The current economic climate has left more and more people looking for recession proof jobs. Fortunately, there are some careers - even for those of us over 50 - that are pretty much recession proof. If you haven't been in the job market for a while and it's time to change careers, let's take a look at a few new choices, some of which may not have been available last time you were job hunting.
We all hear that teachers are overworked and underpaid, but in fact, this is one of the fastest growing professions in the industry. And, despite the so-called "advantage" that teachers get summers off, this is one of the most difficult positions to do well, too.
Fortunately, you have a couple of options. First of all, the teaching profession is so desperate for teachers right now that one of the fastest growing sectors of that market is in the area of substitute teachers. As a substitute teacher, you generally don't need ANY specific certification to get started. You do need a college degree, but it can be in accounting, for example. Many districts will give you a two-year provisional certificate and you can begin teaching absolutely immediately. If you like it, you can stay with it and get a degree in the area you want to teach in permanently, which makes it a win-win situation all around.
Finances and bookkeeping
There are an awful lot of people out there who are good business people, but they're terrible at figures. In addition, a lot of established companies are forgoing in-house accountants and bookkeepers in favor of outsourcing the work for much cheaper rates. If you've got a degree in bookkeeping or finance, set up your own shingle and start to offer your services to those who need the extra financial help. You can set an introductory "new client" rate initially so that you attract clients your business, and then establish a higher rate for ongoing business. If you don't have a degree in bookkeeping or finance but you're good at this type of work, consider getting a degree, as this is an area of employment that's not going to go away anytime soon.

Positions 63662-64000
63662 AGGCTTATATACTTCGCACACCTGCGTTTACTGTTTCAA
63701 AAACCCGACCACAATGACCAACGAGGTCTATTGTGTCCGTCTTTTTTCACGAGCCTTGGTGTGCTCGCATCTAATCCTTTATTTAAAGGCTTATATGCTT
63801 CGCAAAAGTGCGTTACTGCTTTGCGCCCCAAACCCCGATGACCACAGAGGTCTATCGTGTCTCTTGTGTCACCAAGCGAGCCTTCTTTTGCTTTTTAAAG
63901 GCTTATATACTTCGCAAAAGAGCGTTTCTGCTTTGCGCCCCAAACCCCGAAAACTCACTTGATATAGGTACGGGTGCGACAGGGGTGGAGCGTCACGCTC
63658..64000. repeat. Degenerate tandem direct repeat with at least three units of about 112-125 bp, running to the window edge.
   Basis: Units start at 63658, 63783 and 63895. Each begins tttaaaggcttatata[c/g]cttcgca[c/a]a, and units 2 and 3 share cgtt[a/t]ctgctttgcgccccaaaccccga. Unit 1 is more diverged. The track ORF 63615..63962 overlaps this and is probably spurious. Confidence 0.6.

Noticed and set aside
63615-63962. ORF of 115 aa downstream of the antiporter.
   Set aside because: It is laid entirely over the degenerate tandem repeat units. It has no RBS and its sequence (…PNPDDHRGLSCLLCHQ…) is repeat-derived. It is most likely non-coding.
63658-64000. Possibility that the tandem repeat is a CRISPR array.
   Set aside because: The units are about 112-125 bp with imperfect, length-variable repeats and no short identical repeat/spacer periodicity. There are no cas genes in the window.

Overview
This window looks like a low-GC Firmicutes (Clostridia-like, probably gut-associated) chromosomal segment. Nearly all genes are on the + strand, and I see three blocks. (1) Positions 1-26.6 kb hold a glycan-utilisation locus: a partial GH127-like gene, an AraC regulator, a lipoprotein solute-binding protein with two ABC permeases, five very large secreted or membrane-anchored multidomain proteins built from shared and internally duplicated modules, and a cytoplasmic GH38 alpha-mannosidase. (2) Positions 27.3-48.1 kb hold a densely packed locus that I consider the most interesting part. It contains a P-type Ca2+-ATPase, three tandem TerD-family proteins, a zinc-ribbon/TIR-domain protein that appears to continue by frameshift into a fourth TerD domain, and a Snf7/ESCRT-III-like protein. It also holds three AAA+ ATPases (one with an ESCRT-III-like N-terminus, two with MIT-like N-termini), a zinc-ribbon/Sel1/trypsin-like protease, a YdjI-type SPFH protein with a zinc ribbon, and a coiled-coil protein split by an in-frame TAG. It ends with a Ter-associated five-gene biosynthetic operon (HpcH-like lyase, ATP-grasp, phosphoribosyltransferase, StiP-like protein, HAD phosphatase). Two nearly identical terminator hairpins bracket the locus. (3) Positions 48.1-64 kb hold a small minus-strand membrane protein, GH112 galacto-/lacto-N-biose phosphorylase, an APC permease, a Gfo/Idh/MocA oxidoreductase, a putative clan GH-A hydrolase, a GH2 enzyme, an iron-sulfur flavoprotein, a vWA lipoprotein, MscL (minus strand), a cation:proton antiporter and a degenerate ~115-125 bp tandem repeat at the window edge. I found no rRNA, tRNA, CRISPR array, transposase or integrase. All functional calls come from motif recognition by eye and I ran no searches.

"Green" living and renewable energy
This is an area that's burgeoning, especially with an emphasis on global warming and the need for a move away from fossil fuel dependence. This is a particular employment sector that's going to open up in all areas in the next few years. Depending on your area of expertise, it bodes well for job-hunting indeed.
Maintenance or repair work
If you've been a handyman, good at plumbing, good at fixing things, and so on, now may be the time to make a career change into this area. With the shrinking economy, people are no longer buying new as much and they're trying to keep what they have running. Car mechanics, electricians, plumbers, and all areas that deal with repair work of some sort are going to be growing in the foreseeable future. In general, this does require specific certification and training depending on the area you live in, so check into your areas ordinances and get the proper training you need.
It's true that as incomes shrink, more households may have one parent staying home and taking care of the children while the other works, but as the economy picks back up, so, too, will the need for child care. As soon as the recession begins to recover at all, there will be an explosion in the need for childcare. Get your certification now so that you're ready to go to work. Alternatively, of course, you can offer babysitting services out of your home without certification as well, as long as you're otherwise qualified.
Of course, there are truly no guaranteed "recession proof" jobs, but there are those that certainly stand up well to recession even when it happens. If you're in the need for a career change, take a look at one of the career options listed above and see if one of them is for you. Embrace the change if it happens, get the training you need, and be ready to go onto a new opportunity.
Suzanne Daykin is the Editor of [www.income-in-laterlife.com This domain name expired on 12/26/2018] your guide to earning extra money if you are over 50.
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